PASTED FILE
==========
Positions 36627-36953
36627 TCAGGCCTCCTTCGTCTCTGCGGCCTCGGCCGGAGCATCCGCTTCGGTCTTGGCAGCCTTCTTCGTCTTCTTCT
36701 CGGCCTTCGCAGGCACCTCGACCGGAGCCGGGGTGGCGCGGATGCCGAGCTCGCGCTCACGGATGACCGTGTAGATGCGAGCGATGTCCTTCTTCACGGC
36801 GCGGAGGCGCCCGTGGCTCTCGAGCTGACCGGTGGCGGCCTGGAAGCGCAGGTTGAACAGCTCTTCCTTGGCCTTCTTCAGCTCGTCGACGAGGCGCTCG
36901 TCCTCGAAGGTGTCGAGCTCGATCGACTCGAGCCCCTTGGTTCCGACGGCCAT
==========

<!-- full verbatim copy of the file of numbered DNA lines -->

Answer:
Positions 36627-36953
36627 TCAGGCCTCCTTCGTCTCTGCGGCCTCGGCCGGAGCATCCGCTTCGGTCTTGGCAGCCTTCTTCGTCTTCTTCT
36701 CGGCCTTCGCAGGCACCTCGACCGGAGCCGGGGTGGCGCGGATGCCGAGCTCGCGCTCACGGATGACCGTGTAGATGCGAGCGATGTCCTTCTTCACGGC
36801 GCGGAGGCGCCCGTGGCTCTCGAGCTGACCGGTGGCGGCCTGGAAGCGCAGGTTGAACAGCTCTTCCTTGGCCTTCTTCAGCTCGTCGACGAGGCGCTCG
36901 TCCTCGAAGGTGTCGAGCTCGATCGACTCGAGCCCCTTGGTTCCGACGGCCAT